Greg Mackey, who has died at the age of 52, was a durable, determined Australian half-back, who played with great success for two English sides. As well as at his Australian clubs, Mackey will be mourned at Warrington and Hull, with both of whom he won major honours in the 1980s and 1990s.
The red-haired general played initially for his local club, South Sydney, and also represented St George-Illawarra and Canterbury Bankstown, as well as the French club, Paris Chatillon, before following the well-trod path for Australian players into the British game in 1989. He was an immediate success during his short first spell with Warrington. Of the nine games he played, they won eight and drew the other, including lifting the Lancashire Cup.
Warrington beat Oldham 24-16 in the final at Knowsley Road, St Helens, with Mackey, known to team-mates and fans as “Bluey”, forming an effective half-back partnership with Robert Turner. Mackey’s form during his first couple of months in England was so impressive that he was offered a lucrative long-term contract at Hull, which he accepted, despite the Wire’s complaint that he had been illegally approached after they had offered him a deal.
He showed the same qualities at The Boulevard as he had at Wilderspool, as a vocal onfield organiser, carrying out the game-plan of the Hull coach, Brian Smith, and as a resilient defender. He was the key man when Hull won the Premiership for the only time in 1991, winning the Harry Sunderland Trophy as man of the match in a 14-4 victory over Widnes at Old Trafford, setting up two of their tries.
Hull’s historian, Raymond Fletcher, wrote: “Hull’s Australian captain dictated play ... spraying out passes, putting in kicks and constantly probing for openings. It crowned a season of high consistency for the irrepressible half-back who played in all 33 of Hull’s matches and rarely gave less than a top-class performance.”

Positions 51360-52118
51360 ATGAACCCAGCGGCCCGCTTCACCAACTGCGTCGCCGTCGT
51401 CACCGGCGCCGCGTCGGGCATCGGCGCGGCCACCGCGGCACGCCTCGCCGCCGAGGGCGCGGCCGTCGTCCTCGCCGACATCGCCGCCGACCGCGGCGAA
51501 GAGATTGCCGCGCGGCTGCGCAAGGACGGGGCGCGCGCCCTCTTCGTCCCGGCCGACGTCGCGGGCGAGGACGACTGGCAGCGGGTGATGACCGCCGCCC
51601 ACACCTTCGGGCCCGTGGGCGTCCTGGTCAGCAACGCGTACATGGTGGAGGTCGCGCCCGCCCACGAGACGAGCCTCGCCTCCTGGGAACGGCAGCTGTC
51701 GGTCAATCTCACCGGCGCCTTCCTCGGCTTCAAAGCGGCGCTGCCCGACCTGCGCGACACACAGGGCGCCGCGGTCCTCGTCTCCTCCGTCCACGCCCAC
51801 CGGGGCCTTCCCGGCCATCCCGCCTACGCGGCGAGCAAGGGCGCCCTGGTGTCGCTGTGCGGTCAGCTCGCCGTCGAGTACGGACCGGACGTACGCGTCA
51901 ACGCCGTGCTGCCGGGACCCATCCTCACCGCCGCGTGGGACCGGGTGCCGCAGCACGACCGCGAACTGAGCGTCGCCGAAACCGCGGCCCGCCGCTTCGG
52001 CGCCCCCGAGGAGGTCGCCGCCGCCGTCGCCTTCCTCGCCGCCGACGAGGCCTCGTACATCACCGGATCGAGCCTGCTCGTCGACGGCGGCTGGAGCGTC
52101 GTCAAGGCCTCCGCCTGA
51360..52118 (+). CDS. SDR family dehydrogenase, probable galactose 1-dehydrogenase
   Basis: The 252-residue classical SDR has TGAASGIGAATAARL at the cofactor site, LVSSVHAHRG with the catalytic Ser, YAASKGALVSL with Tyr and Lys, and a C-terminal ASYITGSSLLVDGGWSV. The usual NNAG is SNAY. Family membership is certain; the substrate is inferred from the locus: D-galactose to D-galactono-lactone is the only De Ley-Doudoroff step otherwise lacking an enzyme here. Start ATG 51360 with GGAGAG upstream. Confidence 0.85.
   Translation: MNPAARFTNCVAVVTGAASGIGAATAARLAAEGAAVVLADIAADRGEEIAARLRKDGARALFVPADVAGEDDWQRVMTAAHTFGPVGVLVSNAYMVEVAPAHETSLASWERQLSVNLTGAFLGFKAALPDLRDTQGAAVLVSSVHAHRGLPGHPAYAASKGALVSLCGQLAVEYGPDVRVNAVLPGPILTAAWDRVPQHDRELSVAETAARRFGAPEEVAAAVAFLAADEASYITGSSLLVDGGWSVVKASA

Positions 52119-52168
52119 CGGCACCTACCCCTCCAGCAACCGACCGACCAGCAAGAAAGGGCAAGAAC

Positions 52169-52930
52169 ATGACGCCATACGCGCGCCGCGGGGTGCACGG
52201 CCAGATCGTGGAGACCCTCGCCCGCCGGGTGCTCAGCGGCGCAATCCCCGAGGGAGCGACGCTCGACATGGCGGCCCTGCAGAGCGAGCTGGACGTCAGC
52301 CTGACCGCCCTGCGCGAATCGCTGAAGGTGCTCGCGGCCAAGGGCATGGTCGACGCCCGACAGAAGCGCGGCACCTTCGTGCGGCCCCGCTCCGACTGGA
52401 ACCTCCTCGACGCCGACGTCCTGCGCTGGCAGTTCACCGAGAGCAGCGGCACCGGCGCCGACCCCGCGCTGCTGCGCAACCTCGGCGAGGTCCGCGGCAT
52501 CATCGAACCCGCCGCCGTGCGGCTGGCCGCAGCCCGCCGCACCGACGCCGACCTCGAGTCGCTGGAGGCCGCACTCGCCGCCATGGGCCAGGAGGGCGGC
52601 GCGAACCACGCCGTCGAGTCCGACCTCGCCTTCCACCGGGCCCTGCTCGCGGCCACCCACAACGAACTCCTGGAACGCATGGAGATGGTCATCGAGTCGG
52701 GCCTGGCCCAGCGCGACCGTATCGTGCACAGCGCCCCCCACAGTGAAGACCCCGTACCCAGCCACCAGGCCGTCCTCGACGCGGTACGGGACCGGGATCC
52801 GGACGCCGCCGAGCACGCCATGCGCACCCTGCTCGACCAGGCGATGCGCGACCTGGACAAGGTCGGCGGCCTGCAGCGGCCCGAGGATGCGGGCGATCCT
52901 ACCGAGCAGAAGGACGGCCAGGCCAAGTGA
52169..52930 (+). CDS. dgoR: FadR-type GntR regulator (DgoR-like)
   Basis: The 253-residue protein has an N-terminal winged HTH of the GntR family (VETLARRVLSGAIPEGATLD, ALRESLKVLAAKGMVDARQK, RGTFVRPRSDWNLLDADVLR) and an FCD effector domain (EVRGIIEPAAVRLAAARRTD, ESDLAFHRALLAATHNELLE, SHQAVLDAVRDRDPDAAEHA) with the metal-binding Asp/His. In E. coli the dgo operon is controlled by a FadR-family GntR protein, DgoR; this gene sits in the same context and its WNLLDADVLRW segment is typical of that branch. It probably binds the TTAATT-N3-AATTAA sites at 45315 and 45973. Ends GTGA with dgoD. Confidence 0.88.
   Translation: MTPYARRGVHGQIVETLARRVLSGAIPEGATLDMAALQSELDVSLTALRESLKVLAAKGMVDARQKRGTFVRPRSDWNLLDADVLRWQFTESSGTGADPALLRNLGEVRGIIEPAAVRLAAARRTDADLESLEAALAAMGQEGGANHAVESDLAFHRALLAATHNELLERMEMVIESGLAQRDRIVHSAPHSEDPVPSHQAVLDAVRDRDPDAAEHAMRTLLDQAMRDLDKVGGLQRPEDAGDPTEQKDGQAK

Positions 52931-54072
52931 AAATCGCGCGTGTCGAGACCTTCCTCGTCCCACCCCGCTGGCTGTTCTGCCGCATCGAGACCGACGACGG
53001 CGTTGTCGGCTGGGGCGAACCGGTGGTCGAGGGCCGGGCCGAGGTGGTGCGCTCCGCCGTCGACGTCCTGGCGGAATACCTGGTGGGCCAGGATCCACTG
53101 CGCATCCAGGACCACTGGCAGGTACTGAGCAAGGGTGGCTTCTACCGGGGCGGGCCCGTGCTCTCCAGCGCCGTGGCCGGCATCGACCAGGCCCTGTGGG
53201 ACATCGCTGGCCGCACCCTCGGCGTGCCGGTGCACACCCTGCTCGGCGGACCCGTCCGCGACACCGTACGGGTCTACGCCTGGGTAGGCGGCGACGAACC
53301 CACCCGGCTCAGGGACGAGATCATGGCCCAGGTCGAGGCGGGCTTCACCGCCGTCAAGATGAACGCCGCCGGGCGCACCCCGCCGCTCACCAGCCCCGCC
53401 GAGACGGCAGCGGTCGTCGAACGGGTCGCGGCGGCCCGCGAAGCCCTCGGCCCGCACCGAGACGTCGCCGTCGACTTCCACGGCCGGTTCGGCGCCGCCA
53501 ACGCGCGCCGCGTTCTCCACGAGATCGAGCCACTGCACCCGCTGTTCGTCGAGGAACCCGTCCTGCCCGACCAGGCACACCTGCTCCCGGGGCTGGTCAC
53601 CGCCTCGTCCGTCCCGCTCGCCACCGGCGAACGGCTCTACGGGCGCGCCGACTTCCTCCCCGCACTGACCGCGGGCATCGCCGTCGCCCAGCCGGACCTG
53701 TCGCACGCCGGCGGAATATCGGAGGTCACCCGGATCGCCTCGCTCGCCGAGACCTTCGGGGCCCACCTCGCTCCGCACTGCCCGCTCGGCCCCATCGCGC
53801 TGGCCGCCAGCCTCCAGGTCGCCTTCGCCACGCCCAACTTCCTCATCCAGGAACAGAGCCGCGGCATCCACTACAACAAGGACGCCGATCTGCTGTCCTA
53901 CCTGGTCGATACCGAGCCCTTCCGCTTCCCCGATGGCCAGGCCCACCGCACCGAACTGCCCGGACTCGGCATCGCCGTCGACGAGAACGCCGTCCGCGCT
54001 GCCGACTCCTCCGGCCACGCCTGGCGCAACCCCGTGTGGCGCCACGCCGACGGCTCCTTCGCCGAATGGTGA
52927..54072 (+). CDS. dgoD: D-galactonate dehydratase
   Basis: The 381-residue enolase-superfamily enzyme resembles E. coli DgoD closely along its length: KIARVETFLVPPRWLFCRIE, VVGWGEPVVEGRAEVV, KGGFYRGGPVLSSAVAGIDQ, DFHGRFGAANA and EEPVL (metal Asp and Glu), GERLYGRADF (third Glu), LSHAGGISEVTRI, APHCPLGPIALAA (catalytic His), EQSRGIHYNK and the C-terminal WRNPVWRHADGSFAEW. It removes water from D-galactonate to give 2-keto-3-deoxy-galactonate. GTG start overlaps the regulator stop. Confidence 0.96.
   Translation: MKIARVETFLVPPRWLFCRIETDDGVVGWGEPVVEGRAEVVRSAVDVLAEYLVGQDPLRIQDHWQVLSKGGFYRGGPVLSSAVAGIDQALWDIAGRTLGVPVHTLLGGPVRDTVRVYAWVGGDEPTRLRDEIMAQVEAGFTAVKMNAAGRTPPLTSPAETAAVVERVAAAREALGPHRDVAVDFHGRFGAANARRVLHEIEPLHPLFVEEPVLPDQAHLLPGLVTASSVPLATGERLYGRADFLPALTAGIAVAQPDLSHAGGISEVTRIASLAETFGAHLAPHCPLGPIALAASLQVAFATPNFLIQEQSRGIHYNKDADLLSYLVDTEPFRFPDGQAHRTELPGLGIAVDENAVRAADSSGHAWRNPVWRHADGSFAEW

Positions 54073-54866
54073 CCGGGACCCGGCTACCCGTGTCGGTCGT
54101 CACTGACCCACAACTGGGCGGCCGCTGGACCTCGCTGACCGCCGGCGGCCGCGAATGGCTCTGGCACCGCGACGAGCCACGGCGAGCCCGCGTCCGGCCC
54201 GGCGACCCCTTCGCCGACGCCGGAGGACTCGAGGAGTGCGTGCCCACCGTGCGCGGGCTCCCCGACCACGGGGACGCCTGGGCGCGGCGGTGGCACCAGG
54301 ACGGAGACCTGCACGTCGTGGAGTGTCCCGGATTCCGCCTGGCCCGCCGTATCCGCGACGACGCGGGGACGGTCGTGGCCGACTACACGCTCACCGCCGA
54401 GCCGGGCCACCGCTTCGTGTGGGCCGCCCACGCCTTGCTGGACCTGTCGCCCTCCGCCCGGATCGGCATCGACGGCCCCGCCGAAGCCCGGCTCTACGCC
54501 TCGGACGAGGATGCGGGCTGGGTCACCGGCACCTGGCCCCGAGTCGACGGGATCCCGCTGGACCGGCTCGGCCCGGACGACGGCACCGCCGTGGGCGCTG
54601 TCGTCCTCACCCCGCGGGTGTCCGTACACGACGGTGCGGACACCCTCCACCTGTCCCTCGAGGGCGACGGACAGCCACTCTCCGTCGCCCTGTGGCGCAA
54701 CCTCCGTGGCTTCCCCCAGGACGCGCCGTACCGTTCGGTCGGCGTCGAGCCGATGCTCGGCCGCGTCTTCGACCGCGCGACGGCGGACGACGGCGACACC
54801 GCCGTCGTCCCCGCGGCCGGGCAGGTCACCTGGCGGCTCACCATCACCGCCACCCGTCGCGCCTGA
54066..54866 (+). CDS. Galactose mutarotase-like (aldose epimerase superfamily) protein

In 1982, the acrimony over his departure forgotten, he returned to Warrington, playing in the next 98 matches before he missed one. Add that to the 94 without an absence that he had previously played for Hull and his total of 292 consecutive matches is an astonishing one, especially for a slightly-built half-back often at the mercy of hulking opposition forwards.
Off the field Mackey was a gregarious extrovert who lifted morale wherever he played. He had a revitalising effect on Warrington in his second stint with them, going close to winning the Championship when they finished second to Wigan in 1994, before finishing his English career with a brief spell at Huddersfield in 1996, the first season of Super League.
After that, he returned with his family to Sydney, where he worked in the telecommunications industry. At the end of 2011 he was diagnosed with bowel cancer, which finally claimed his life almost three years later. The respect and affection in which he was held was illustrated when Adam Reynolds, the current scrum-half at his first club, South Sydney, presented him with his No 7 shirt just hours before he died.
Greg Mackey, rugby league footballer: born Sydney 20 October 1961; married Amanda (one daughter, two sons); died Sydney 24 September 2014.Reuse content